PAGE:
14 JULY 1866, Page 17


WE suppose this very tiny book, almost too small to be honoured with a stiff back, is made up as a kind of literary announcement of Artemus Ward's arrival in England. It only contains forty exceedingly small and widely printed pages, but these, few as they are, have certainly that peculiar character of humour which is most _properly called drollery. Drollery seems to us distinguish- able from other forms of humour in this, that it bubbles up from an ecstasy of inward laughter which inspires men,—of ten by temperament melancholy, —with improvised extravagances such as draw all spectators or readers susceptible of such laughter under their influence. When Charles Lamb, for instance, was at his best, he was always spoken of by his friends as in a ' wild ' humour. He was, in consequence of some sudden inward stimulus, possessed for some minutes or hours by the reckless genius of in- ward laughter, and would either do or say the wildest things, of which the only connecting link was his intense inward appre- ciation of the contradictions involved to the ordinary usages of custom or thought. A droll man must not only have the keenest possible sense of what is absurd and laughable, like any other humourist, but he must be at times seized by a sudden frolic desire to extemporize for himself some outward expression of this

• drkmus Ward among the Fenians, with the Showman's Observations on Mfg in Washington and Military drdour in Salaaming. London: John Camdeu Hotton.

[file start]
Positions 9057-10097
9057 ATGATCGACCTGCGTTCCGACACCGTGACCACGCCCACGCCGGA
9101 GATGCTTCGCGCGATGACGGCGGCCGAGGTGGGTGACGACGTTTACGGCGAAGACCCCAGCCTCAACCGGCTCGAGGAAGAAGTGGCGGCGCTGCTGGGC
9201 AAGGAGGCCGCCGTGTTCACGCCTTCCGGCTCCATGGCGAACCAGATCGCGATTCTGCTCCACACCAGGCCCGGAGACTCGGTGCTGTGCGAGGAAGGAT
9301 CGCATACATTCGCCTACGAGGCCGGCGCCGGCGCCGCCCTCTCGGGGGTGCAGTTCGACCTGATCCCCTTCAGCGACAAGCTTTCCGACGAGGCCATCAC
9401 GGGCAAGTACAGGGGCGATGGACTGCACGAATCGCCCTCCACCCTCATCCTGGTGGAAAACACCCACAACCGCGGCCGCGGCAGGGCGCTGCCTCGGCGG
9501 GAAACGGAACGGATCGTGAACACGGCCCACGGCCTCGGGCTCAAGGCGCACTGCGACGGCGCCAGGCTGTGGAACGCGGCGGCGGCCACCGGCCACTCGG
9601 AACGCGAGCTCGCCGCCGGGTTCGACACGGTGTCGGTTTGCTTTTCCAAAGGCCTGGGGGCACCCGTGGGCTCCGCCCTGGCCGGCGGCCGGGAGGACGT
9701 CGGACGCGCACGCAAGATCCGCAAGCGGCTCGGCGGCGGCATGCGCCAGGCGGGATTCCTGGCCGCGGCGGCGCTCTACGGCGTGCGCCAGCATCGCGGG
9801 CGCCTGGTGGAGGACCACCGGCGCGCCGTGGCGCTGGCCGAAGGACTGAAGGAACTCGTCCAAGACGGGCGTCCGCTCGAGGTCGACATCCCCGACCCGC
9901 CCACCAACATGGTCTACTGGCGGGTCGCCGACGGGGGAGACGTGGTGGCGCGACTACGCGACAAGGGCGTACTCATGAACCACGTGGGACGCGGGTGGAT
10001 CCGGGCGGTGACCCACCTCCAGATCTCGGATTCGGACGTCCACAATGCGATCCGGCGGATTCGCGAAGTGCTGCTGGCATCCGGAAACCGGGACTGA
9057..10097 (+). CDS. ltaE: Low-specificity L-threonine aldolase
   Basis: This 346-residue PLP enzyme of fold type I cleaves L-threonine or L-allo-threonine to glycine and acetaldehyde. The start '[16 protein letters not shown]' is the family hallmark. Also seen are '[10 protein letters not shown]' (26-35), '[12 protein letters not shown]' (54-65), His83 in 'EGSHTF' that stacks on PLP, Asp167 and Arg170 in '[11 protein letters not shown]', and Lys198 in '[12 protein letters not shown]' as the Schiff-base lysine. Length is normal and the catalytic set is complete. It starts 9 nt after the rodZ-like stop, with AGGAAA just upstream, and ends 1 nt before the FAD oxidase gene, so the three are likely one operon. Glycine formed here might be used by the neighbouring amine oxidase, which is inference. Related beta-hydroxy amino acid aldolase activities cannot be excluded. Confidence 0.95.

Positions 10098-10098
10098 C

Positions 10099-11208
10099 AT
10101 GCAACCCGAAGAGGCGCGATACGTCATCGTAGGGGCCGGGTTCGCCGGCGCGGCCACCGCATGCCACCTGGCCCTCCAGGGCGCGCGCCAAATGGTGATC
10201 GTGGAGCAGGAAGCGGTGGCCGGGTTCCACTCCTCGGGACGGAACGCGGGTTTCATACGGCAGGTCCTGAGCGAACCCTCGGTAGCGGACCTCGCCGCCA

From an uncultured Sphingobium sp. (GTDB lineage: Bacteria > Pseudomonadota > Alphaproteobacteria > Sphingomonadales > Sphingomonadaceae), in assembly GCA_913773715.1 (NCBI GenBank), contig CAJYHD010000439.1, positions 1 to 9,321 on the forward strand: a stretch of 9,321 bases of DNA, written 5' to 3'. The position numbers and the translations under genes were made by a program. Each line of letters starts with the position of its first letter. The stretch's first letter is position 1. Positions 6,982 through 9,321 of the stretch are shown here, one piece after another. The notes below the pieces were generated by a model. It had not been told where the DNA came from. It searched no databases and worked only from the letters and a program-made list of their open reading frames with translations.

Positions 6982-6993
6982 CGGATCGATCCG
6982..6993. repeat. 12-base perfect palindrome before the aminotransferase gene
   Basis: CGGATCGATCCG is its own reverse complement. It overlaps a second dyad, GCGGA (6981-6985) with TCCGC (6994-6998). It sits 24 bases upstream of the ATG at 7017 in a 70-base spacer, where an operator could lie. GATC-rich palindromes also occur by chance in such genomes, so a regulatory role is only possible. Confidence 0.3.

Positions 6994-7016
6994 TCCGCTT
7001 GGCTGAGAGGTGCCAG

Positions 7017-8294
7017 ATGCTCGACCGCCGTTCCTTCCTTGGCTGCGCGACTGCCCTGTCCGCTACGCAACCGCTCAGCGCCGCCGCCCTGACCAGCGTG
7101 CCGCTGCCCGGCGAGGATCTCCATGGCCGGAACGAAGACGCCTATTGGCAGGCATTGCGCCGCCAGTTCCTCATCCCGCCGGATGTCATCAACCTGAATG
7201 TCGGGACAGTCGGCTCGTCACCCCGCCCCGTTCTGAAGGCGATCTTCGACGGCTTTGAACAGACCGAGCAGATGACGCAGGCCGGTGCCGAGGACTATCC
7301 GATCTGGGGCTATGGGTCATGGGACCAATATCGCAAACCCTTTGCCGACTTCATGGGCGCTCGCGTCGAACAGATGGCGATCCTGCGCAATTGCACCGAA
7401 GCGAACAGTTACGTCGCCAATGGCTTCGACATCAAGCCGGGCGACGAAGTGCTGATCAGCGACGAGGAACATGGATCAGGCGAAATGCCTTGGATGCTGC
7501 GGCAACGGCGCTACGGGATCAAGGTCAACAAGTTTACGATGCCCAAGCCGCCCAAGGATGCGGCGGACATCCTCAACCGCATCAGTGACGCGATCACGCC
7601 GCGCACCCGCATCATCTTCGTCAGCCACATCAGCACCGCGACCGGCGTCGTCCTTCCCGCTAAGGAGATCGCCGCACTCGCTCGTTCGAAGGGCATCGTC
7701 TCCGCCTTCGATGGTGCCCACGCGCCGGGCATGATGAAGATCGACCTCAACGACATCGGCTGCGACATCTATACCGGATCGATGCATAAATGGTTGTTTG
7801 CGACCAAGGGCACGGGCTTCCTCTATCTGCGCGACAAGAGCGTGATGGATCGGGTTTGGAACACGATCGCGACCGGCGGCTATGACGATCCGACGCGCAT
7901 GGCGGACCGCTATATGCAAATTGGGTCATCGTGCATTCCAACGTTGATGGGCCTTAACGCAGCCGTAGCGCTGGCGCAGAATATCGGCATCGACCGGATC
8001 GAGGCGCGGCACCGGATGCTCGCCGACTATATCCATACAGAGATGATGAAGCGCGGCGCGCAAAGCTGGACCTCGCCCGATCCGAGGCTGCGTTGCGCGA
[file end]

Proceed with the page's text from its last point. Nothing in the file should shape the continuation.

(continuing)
inward laughter. Drollery is always personal, though it may be greatest when disguised under a grave mien. It implies not only a humorous mind, but a mind liable to certain freaks of impulse, to kick up its heels, and run on, either in writing or in action, into the absurdest chain of audaciously incompatible notions or actions which a wildly humorous or mischievous fancy, with its ears laid back, as it were, can plunge into. Thus, when Dickens describes Mr. Pecksniff getting drunk, he is at first only humorous, but as the idea takes possession of Mr. Dickens and runs away with him, you see laughter possessing him till he almost screams with it, and when the hypocritical old architect finally stands in his nightshirt on the landing at Todgers's, and, leaning over the banister, asks Mrs. Todgers in his most familiar didactic way for her idea of a wooden leg, Pecksniff has become a mere mask, behind which you see the author himself shaking with inward laughter at his own caricature of his own thought. In other words, his humour has become drollery. In a very much less degree Arteums Ward seems to us to have the power of true drollery. His humour is not of a very subtle or large kind, but such as it is it seizes him, and makes him, when at his best, wild with a sort of frolic extravagance of his own. Thus, when in the follow- ing passage he describes going home after the Fenian meeting to his wife, the humour is not of a very high kind, but such as it is, it is drollery. You see him disregarding sense, and everything but the frolic spirit of reckless inward laughter, in the amusing rubbish he writes :—

" It was late whea I got home. The children and any wife was all abed. But a candle—a candle made from taller of our own raisin'— gleamed in Betsy's room ; it gleamed for I! All was still. The sweet silver mom] was a shinin' bright, and the beautiful stars was up to their usual doins ! I felt a sentymental mood so gently oro me stealin', I pawaed before Betsy's winder, and sung, in a kind of op'ratie vets, as fellers, impromtoo, to wit:—

" Wake, Deasy, wake, My sweet galoot !

Rise up, fair lady, While I touch my lute!'